Write What You Know...But Don't Post It

So, as many of you know, I've joined the 31 Plays in 31 Days group, which is basically NaNoWriMo for playwriting.

And as many of you also know, I think I can safely brag that I'm no slouch when it comes to writing new plays.

So imagine my surprise, then, when on the first day of writing...I found myself completely out of ideas.

Ladies and gentlemen, This. Simply. Does. Not. Happen.

Terry Pratchett, one of my favourite authors of All Time, writes several times in his novels (such as in Wyrd Sisters) that he believes the universe is full of ideas that just sleet down through the sky.  Most people may only be hit a few times in their lives - while there are some other (un)fortunate few who, like specially tuned magnets, are pummeled with this ideological sleet nearly every moment of their lives.

He then goes on to make fun of William Shakespeare and the musical Cats, which can only be to the good, but the idea of ideas sleeting from the sky has always seemed an apt metaphor.

Most authors lament that the first question anyone wants to ask them is: "How did you come up with that idea?!?"  Much like the actor's dreaded, "How did you memorize all those lines?!?!?" this question is both impractical and infuriating to answer.  How did I come up with that idea?  Why the idea has been there all along.  It lodged itself in me, and I've been trying to exorcise it from me ever since!  (Actors in this regard have it considerably easier, since they "merely" have to memorize someone else's ideas, which they can then keep or more usually discard as pleases them.  Lucky actors.)

So, again, imagine my surprise when on day one of writing, I sit down to my computer...and have nothing to say.

What surprised me, more, is that all the usual suspects bobbed to the surface, only to disappear soon after.  They were all too long; too involved for a day's worth of writing.  Too much for a page or five.

I stared at the screen.

It stared at me.

I waited for the universe to sleet down ideas.

The universe was silent.

And so I was forced to go to that well within me, and lo and behold, I ended up writing a very personal play.  That was followed by a completely useless Mr. Bean-lite, and another David Ivesian pursuit of verbal futility...and then another dangerously personal play.  And one more - a musical, this time, naturally.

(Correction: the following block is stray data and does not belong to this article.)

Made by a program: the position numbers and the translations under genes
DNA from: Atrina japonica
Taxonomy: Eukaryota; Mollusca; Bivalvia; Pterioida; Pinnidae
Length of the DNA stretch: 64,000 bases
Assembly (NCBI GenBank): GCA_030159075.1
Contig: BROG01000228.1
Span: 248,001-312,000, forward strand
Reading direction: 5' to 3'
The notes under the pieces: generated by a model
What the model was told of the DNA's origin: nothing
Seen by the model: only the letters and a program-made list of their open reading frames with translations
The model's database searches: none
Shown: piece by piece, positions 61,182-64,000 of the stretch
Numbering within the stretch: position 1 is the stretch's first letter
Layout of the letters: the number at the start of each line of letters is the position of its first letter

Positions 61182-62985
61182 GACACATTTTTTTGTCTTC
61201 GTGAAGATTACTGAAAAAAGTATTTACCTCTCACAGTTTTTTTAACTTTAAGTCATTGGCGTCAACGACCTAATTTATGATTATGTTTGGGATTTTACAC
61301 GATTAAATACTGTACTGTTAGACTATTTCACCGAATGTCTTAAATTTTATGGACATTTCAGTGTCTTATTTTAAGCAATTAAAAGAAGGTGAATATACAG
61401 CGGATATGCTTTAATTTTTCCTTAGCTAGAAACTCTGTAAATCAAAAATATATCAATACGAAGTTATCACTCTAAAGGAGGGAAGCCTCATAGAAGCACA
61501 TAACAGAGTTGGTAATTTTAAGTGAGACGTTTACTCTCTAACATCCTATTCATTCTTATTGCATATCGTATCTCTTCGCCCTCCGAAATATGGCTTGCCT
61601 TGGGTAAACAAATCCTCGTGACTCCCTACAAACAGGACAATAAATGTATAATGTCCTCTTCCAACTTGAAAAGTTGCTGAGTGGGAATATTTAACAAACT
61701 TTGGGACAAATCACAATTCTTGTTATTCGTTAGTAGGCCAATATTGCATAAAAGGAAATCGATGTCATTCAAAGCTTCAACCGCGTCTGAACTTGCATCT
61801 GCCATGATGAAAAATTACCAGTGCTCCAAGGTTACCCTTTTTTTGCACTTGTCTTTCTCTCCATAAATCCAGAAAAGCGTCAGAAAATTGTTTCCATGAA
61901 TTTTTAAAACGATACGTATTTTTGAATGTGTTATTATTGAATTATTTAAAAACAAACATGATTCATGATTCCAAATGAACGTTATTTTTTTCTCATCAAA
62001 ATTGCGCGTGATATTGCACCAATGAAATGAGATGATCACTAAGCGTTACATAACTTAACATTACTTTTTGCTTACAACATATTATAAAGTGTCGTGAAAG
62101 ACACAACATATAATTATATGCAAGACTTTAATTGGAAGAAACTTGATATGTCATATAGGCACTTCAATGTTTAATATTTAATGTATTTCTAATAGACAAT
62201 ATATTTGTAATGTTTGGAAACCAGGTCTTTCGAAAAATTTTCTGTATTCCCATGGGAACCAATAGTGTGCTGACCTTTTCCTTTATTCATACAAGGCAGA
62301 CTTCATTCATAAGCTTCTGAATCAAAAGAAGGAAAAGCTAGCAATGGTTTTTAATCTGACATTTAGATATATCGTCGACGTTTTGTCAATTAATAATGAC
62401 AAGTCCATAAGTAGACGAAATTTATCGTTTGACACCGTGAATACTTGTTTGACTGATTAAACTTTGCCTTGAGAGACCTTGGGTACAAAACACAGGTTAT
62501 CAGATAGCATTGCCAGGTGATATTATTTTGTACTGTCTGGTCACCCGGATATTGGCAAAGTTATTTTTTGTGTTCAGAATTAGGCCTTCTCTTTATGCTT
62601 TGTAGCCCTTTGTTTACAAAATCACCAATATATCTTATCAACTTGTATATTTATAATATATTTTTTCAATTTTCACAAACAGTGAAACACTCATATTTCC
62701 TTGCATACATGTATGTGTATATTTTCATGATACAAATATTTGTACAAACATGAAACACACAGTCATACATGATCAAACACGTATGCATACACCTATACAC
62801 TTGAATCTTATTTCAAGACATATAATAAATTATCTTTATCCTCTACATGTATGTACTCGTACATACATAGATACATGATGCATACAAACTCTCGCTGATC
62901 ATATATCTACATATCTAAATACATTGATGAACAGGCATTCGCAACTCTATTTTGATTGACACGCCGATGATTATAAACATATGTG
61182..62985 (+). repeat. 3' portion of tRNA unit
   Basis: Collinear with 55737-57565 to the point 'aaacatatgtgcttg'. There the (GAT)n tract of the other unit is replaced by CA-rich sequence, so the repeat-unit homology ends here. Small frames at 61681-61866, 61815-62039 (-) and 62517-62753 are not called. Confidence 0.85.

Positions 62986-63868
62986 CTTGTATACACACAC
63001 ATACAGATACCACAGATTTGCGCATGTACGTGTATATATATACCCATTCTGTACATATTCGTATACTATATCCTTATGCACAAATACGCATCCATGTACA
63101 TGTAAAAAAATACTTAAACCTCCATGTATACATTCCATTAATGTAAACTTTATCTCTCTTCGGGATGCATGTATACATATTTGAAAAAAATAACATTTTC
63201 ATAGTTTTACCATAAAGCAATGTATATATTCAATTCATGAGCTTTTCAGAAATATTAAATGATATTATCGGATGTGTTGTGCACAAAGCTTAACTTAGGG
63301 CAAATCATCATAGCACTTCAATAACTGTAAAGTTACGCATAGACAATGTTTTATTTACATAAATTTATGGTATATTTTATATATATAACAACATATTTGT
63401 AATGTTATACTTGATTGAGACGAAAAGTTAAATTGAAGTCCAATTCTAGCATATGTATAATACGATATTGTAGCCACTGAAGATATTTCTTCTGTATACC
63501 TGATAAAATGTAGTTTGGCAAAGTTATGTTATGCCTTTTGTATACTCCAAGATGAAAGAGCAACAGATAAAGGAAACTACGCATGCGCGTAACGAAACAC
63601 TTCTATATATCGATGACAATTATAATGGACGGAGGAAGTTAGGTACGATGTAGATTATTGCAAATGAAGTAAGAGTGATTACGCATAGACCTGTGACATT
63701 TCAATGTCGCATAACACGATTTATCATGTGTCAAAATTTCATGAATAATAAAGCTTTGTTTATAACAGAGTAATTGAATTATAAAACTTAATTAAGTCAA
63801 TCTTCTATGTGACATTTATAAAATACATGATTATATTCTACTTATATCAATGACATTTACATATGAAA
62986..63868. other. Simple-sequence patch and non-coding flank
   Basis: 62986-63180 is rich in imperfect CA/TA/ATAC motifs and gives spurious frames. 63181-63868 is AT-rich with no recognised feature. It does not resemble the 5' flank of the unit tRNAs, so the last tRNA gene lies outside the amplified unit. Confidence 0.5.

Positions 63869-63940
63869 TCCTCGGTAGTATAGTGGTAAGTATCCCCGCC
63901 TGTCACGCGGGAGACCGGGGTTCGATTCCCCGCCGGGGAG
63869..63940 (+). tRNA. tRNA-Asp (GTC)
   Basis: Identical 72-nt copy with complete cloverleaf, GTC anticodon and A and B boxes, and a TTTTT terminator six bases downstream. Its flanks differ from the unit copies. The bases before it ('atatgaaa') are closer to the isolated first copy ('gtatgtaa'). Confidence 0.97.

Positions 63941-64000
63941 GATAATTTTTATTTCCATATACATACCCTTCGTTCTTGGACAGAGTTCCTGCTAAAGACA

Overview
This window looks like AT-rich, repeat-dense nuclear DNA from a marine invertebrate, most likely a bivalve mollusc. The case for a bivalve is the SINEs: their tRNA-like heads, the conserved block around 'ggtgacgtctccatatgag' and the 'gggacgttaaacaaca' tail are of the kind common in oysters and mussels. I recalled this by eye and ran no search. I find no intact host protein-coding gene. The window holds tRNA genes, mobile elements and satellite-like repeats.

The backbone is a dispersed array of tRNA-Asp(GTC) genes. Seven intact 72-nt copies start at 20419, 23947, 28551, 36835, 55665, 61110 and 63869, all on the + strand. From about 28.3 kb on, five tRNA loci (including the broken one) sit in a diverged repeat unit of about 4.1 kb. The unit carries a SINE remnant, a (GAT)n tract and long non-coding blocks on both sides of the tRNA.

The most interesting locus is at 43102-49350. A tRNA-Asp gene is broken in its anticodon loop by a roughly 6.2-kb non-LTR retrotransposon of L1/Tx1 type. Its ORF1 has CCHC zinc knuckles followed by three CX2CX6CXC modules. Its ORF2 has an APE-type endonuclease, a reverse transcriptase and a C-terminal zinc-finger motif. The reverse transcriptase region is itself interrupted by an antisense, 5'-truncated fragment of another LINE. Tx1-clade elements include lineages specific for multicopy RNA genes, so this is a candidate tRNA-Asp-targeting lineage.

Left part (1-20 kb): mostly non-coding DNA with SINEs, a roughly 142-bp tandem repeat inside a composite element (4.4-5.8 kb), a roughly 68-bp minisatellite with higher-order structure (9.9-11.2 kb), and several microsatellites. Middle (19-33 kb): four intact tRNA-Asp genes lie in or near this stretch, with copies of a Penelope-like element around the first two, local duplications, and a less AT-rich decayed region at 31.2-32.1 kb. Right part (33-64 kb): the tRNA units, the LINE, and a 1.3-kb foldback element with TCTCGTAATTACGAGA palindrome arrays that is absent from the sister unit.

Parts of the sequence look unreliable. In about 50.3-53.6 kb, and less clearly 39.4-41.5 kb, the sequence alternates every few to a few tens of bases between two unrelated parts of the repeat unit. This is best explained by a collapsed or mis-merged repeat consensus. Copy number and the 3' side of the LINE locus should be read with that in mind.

As a result, I've absolutely nothing I'm going to show anyone right now!

What surprised me about the need to move inward was that I have long been a proponent of "Write What is True and Mask It."  Being a fan of fantasy, I enjoy a distancing device - be it poetry, or dance, or another country, or another time.  I enjoy style.  I find it stylish.  Nor do I think that there's dishonesty in those pieces I've written stylistically.  As Stephen Sondheim wrote, "Content Dictates Form."

But what style also allows for is presentation.  Should I post at least three of the five plays I've written so far, there are those who would recognize themselves (and myself) right away.  I was interested to see, as well, how much those three plays were done in silence (always saving the musical, where one can sing what one feels).

I feel like it's been a while since I've really had a good silent scene (a la Hamlet about 6 min in, or Romeo and Juliet about 16 minutes in, or my most recent Macbeth in the silence after we killed all the Macduffs) - and silence is always more revealing.

We'll see what comes in the remainder of the month!  But what about you?  Do you draw primarily from within or are you pelted from without?  Sound off in the comments!  And if you have time, make sure you join up for this great playwriting adventure!


  1. Lord Peter Wimsey and Harriet Vane in "Gaudy Night" are echoing through my mind again:

    Harriet: I'm afraid to try that, Peter. It might go too near the bone.

    Peter: It might be the wisest thing you could do.

    Harriet: Write it out and get rid of it?

    Peter: Yes.

    Harriet: I'll think about that. It would hurt like hell.

    Peter: What would that matter, if it made a good book?

    All right, so you have to substitute "play" for "book", but you get the idea. But what's really almost bellowing in my head is this quote:

    "You haven't yet," he went on, "written the book you could write if you tried. Probably you couldn't write it when you were too close to things. But you could do it now..."

    I frequently find Lord Peter and Harriet in that particular book of Dorothy L. Sayers' coming to mind for things like this, and it has yet again. Probably because she wrote an awful lot of Truth into it. And to be honest, I'm not entirely sure those quotes were solely for you. But if you find any use in them, as always, have at them.


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